Maternal and Child Health Journal

, Volume 22, Issue 7, pp 1051–1058 | Cite as

Adverse Childhood Experiences and Postpartum Depression in Home Visiting Programs: Prevalence, Association, and Mediating Mechanisms



Objectives In this study, we examined the prevalence of postpartum depression (PPD) and its association with select demographic factors and antenatal conditions. We also investigated whether greater exposure to adverse childhood experiences (ACEs) is associated with PPD, and if antenatal conditions mediate the ACE-PPD relationship. Methods Data were collected from 735 low-income women receiving home visiting services. Descriptive and bivariate analyses provided estimates of PPD and its correlates, and nested path analyses were used to test for mediation. Results We found that rates of PPD were high compared to prevalence estimates in the general population. Sample rates of antenatal depression were even higher than the rates of PPD. Omnibus tests revealed that PPD did not vary significantly by maternal age or race/ethnicity, although Hispanic women consistently reported the lowest rates. American Indian women and non-Hispanic white women reported the highest rates. PPD was significantly associated with increased exposure to ACEs. Nested path models revealed that the effects of ACEs were partially mediated by three antenatal conditions: intimate partner violence (IPV), perceived stress, and antenatal depression. Conclusions for Practice Supporting prior research, rates of PPD appear to be high among low-income women. ACEs may increase the risk of antenatal IPV and psychological distress, both of which may contribute to PPD. The findings have implications for screening and assessment as well as the timing and tailoring of interventions through home visiting and other community-based services.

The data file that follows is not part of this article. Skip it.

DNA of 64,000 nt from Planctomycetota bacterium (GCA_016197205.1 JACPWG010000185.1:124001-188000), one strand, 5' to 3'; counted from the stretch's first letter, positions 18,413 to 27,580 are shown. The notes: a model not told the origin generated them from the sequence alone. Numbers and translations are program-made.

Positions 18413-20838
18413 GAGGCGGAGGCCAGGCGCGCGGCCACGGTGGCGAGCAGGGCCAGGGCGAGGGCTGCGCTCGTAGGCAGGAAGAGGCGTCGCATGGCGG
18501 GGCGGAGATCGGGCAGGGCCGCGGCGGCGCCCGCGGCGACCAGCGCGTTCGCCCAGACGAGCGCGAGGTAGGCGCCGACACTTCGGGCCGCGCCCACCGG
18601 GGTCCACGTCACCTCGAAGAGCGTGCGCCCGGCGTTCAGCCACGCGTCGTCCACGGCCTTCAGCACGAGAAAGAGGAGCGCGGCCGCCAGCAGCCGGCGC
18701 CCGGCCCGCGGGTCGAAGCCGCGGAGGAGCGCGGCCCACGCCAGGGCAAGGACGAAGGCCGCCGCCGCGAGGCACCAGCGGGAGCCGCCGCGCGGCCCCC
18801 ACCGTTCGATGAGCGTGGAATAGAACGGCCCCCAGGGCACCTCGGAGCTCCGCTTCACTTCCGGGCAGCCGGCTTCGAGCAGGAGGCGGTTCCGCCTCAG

Postpartum depression Antenatal depression Adverse childhood experiences Intimate partner violence Perceived stress Home visiting 



Postpartum depression


Adverse childhood experiences


Intimate partner violence


Edinburgh Postnatal Depression Scale



Support for this research was provided by the U.S. Department of Health and Human Services, Health Resources and Services Administration (Awards 1 D89MC28259-01-00 and 1 D89MC26367-01-00). The authors would like to thank the Wisconsin Department of Children and Families and the Wisconsin Department of Health Services for assistance with the collection, storage, and sharing of study data.


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Copyright information

© Springer Science+Business Media, LLC, part of Springer Nature 2018

Authors and Affiliations

  1. 1.Helen Bader School of Social WelfareUniversity of Wisconsin-MilwaukeeMilwaukeeUSA

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